In the aftermath of two deadly attacks in northern Niger, there are concerns that the country could be beginning the similar descent into chaos that devastated its neighbour. Yet although Niger appears to suffer from some of the same problems as Mali at first glance, this alert seeks to prove that realities on the ground are somewhat different.
Fighting piracy in the Gulf of Guinea - offshore and onshore
Briefs - No20 - 22 May 2013
Following a spectacular decline in the Gulf of Aden, incidents of armed robbery at sea and piracy (which legally refer to attacks beyond territorial waters) are now on the rise in the Gulf of Guinea. In 2012, the International Maritime Bureau’s (IMB) Piracy Reporting Centre recorded 58 attacks, including 10 hijackings. Nigeria is the most affected country, with 27 attacks in 2012 (almost three times more than in 2011), and 11 already reported for the first quarter of 2013. Most of the attacks target vessels connected to the oil industry, but they also disrupt trade and transport in the region as a whole, thereby posing a security threat to the international community as well as African states.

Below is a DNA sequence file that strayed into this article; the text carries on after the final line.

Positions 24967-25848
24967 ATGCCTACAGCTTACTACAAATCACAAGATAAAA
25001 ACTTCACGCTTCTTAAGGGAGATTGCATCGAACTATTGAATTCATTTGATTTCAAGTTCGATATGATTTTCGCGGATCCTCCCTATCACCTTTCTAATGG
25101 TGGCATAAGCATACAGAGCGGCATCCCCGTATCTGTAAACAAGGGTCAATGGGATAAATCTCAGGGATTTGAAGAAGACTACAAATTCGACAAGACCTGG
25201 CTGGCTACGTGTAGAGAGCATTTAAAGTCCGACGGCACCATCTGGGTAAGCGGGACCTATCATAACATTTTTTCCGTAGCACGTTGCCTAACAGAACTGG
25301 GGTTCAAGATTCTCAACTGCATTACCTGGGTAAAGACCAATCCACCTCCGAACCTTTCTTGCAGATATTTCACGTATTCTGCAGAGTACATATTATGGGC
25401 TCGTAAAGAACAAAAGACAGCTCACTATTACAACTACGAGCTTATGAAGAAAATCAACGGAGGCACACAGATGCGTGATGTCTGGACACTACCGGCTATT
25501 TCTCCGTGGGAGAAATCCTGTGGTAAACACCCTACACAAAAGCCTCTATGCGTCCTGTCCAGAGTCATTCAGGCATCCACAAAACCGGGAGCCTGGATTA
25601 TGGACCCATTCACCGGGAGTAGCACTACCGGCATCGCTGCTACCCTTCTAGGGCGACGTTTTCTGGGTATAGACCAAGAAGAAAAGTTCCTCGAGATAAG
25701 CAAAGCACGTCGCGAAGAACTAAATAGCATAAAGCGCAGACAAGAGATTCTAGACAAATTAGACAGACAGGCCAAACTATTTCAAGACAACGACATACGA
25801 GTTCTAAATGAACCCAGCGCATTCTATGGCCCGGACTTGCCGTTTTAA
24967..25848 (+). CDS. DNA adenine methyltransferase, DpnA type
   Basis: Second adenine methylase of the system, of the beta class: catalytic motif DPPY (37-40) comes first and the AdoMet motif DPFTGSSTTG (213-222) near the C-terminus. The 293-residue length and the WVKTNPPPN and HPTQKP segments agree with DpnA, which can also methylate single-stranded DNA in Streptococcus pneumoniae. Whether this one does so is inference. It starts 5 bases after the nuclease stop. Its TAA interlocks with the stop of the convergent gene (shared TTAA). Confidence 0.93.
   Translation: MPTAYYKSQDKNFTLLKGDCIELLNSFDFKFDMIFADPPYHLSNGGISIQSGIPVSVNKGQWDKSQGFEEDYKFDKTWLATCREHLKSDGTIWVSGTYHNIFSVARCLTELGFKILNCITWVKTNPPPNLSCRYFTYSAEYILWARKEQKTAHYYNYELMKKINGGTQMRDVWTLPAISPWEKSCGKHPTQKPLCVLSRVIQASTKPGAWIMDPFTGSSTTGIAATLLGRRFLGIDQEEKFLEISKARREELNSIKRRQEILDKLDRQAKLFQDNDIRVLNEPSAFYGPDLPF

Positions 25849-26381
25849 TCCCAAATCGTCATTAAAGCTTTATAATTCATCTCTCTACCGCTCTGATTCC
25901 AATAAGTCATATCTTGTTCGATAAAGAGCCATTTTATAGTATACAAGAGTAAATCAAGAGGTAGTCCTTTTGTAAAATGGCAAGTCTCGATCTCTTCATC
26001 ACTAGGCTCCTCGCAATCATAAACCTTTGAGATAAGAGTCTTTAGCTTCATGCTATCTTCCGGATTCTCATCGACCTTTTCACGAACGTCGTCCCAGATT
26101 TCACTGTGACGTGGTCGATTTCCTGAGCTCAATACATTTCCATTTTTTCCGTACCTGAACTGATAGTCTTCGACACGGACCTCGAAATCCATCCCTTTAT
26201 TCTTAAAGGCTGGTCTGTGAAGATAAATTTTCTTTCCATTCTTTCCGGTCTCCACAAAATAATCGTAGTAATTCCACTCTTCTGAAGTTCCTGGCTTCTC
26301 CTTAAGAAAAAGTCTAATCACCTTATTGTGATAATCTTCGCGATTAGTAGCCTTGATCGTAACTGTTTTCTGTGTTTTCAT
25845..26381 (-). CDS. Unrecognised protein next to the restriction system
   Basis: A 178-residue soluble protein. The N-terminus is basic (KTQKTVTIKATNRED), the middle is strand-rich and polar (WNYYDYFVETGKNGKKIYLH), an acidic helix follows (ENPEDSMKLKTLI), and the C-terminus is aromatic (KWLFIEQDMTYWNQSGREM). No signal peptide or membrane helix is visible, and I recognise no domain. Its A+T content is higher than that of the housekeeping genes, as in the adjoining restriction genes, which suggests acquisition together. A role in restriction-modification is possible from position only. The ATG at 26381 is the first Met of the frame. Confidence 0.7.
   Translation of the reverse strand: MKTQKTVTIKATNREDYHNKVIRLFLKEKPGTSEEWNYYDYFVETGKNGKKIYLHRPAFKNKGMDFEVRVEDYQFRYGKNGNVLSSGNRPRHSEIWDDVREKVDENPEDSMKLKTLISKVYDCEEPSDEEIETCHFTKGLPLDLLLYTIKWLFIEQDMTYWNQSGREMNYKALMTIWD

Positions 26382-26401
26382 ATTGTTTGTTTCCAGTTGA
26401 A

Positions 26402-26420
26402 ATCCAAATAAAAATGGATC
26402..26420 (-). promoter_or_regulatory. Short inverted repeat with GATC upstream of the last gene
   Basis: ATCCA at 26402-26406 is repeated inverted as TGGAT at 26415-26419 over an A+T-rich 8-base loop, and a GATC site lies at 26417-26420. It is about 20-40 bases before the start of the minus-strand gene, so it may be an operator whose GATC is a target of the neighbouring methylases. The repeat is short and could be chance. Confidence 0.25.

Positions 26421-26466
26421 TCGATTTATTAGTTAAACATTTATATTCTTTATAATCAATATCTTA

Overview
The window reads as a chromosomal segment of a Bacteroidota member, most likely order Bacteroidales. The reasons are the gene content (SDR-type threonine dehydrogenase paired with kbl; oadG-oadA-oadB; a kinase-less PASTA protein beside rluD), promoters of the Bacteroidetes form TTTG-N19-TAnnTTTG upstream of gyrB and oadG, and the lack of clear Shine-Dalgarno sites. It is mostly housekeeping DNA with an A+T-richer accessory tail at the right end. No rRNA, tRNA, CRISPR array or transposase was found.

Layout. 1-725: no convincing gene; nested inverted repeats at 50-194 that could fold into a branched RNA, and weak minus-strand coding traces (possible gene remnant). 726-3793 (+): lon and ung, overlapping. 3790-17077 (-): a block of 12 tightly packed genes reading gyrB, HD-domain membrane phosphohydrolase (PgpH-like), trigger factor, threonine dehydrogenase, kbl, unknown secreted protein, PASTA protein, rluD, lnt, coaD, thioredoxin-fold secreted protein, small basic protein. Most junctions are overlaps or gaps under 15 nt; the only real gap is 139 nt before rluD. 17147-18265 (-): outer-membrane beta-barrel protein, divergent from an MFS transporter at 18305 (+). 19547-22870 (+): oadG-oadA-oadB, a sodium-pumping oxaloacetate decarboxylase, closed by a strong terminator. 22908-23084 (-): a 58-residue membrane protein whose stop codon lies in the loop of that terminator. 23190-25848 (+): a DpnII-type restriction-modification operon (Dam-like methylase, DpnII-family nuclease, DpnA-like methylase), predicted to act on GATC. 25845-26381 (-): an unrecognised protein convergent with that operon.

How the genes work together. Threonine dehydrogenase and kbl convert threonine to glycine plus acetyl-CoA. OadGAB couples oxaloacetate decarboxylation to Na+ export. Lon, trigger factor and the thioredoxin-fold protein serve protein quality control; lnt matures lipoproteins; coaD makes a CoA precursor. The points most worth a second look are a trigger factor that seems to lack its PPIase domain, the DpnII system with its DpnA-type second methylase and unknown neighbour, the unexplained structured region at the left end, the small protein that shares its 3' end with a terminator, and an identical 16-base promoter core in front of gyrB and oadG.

EU interests in the Gulf of Guinea fully justify current concerns. This is particularly so given that discussions surrounding an EU regional strategy for the Gulf of Guinea and preparations for the Joint Africa-Europe Strategy (JAES) Summit of 2014 have already begun. Yet hasty and superficial comparisons with the Horn of Africa should be avoided, as realities in West Africa are somewhat different. Calls for the development of a regional approach, however, should be maintained and indeed strengthened.